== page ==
Digital forensic

Digital forensic

As define by Sammons, (2), forensic is a method of applying science to solve legal problems. Therefore, digital forensic involves applying computer science during investigation procedures and analyzing digital evident for use during legal litigation. As the field involves dealing with hard drives present in all computers, there is a major challenge to keep updating the general practices used in investigations especially when dealing with volatile data found in computer memory. Investigators are facing a challenge of developments of computer systems and the increasing trend of organized criminals who pose a threat by making forensic duplicates in computer software (Casey 3). Digital investigations can be facilitated by developing and preserving volatile data which includes encrypted volumes locked when the computer shuts down, passwords and running programs that a suspect could be using. In order to acquire the forensic duplicate with full memory content, there has been the development of mobile device forensics, memory forensics and network forensics to enable practitioners to obtain meaningful information. In addition, forensical sound authentication process needs to be supported by use of unique IDs and MD5 hashes of obtained data. These unique properties ensure authentic documentation of the evidence since they contain detailed records of the person responsible for transporting and transferring the evidence at any time (Casey 4). Care should be necessary when processing the digital evidence to avoid misidentification, contamination of the evidence, or loss of pertinent elements such as the metadata (Casey 5).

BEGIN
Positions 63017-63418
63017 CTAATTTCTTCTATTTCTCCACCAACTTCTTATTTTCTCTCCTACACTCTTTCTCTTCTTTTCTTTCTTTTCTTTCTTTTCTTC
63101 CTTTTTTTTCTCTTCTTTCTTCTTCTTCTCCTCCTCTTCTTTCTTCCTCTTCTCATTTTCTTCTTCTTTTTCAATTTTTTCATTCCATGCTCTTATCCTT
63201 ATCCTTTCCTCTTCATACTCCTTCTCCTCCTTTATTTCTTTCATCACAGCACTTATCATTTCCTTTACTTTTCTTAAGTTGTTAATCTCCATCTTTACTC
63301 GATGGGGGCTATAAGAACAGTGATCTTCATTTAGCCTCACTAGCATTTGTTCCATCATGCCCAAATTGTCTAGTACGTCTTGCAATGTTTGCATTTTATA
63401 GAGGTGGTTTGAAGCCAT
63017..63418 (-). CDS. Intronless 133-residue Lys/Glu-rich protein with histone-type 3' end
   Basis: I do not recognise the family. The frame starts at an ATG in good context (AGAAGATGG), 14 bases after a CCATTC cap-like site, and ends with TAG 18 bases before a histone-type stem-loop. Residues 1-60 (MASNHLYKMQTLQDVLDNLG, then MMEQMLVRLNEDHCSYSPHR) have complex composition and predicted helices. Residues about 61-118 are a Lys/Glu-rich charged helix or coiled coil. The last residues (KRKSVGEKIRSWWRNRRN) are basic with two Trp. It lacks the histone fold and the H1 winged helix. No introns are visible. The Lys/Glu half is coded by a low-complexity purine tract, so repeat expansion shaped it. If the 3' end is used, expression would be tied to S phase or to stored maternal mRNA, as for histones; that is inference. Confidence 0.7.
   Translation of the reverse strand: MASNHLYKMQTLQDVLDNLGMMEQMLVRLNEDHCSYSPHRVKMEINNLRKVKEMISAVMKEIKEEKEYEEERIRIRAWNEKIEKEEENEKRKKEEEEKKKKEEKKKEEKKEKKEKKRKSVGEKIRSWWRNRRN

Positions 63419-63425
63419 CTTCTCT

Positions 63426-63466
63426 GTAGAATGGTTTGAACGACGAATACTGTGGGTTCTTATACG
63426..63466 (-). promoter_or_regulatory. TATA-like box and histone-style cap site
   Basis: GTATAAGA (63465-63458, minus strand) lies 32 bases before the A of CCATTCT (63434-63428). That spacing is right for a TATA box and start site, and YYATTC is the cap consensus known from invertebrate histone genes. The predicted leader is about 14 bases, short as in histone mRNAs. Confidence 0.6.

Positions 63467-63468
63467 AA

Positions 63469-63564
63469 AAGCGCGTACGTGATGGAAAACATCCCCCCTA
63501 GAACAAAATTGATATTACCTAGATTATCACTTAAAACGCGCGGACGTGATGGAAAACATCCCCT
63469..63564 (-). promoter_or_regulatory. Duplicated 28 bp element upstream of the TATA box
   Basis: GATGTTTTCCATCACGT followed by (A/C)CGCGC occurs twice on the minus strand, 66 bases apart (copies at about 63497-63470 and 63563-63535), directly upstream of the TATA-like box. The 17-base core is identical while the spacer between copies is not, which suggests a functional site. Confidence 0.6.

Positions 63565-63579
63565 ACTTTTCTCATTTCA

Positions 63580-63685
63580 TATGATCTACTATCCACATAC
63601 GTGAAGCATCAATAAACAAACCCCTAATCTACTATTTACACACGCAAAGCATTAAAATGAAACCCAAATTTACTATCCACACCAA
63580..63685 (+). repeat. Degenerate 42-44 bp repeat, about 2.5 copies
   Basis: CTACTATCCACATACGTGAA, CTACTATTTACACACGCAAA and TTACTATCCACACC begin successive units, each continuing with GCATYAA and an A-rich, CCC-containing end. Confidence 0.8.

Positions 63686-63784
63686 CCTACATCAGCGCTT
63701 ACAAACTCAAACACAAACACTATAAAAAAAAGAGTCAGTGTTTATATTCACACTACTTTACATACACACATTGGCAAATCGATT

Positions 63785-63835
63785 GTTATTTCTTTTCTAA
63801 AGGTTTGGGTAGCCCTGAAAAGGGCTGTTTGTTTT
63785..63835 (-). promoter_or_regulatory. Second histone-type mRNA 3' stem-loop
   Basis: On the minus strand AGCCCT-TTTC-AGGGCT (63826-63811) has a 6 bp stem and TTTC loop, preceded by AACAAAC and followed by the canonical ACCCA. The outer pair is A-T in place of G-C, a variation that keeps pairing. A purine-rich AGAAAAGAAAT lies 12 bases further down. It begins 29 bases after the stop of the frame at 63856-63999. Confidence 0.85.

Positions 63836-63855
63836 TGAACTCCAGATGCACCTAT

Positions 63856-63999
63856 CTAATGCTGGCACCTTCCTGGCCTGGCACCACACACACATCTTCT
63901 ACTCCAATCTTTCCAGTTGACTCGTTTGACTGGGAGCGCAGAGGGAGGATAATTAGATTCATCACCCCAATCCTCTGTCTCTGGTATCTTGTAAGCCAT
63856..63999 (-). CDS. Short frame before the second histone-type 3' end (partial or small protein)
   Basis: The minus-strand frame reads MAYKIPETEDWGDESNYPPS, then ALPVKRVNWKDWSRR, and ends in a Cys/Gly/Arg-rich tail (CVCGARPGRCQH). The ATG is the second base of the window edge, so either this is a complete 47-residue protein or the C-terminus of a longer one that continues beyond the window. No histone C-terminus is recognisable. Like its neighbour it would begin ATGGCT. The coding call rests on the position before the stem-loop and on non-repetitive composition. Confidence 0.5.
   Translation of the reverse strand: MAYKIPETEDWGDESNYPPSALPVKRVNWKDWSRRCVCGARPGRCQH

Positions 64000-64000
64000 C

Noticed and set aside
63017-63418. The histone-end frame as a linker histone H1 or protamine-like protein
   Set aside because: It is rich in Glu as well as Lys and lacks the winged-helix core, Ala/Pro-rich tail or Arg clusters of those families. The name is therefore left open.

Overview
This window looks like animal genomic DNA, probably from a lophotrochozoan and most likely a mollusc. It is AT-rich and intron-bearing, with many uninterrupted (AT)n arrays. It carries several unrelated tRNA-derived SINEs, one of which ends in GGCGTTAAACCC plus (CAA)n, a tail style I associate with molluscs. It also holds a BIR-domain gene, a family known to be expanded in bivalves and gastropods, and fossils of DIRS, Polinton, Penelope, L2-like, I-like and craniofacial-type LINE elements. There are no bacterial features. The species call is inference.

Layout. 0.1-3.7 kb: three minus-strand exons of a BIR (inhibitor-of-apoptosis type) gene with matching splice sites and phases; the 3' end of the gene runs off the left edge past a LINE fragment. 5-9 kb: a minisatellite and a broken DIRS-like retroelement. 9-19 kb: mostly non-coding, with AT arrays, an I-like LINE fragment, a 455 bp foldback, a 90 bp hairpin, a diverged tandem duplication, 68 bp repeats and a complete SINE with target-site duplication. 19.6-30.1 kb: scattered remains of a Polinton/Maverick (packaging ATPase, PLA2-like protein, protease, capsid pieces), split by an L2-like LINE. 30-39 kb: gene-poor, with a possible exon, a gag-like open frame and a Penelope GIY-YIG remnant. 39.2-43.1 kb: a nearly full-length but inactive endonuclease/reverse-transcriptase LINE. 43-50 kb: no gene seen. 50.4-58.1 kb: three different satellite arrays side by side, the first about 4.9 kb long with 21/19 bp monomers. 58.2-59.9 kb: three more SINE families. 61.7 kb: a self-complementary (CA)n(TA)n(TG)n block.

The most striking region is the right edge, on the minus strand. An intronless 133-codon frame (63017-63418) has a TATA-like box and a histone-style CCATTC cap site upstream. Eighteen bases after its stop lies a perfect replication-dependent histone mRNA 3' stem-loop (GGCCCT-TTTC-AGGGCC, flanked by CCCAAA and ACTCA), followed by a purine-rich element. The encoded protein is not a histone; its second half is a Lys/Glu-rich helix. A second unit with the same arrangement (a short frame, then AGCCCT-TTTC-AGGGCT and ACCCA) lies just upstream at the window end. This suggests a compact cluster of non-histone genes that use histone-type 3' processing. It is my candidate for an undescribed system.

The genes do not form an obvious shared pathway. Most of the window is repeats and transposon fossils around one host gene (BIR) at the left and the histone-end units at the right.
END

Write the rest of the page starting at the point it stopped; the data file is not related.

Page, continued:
The case

In an effort to carry out a comprehensive and reliable investigation, the company needs to understand the underlying techniques used by the suspect to commit a crime through frauds, steganography, data hiding, stealing of credit card’s information and extraction of encrypted data. The company also needs to learn how it can retrieve the evidence from emails that can proof that the suspect is guilty of an illegal act. Since fraud involves a series of legitimate transactions that can be difficult to detect, Enterprise Resource Planning (ERP) systems can help to prevent fraud by use of policies and internal controls. However, policies are not effective in case of multi-transaction frauds and insufficient staffs.To prevent fraud, fraud scenarios and intrusion scenarios can be used to detect fraud by separating semantic aspects of signatures of the fraud from the configured aspects (Peterson, Shenoi 144). Steganography is detectable by use of Access Data, which in turn creates Forensic Toolkit (FTK) product. The product has a number of digital signatures or the MD5 hacker tools that can include the steganography tools. CCE then uses the FTK to make a clone of suspect’s laptop (Doherty 249). The use of Small Web Format (SWF) files can detect data hiding crimes which depend on the observation that the (SWF) has an End tag that indicates the end tag of the file (Peterson, Shenoi 248). Criminal profiling and data mining can help to prevent stealing of credit cards. Data mining involves techniques such as deviation detection, social network analysis, entity extractions and clustering techniques. (Hajankhami, David Watson, Me, Leonhardt 557). Encrypted data in the server providers is retrievable by use of Data token which contains the suspects ID and it normally links with the encrypted data (Weerasinghe 70)

Steps when approaching the digital crime scene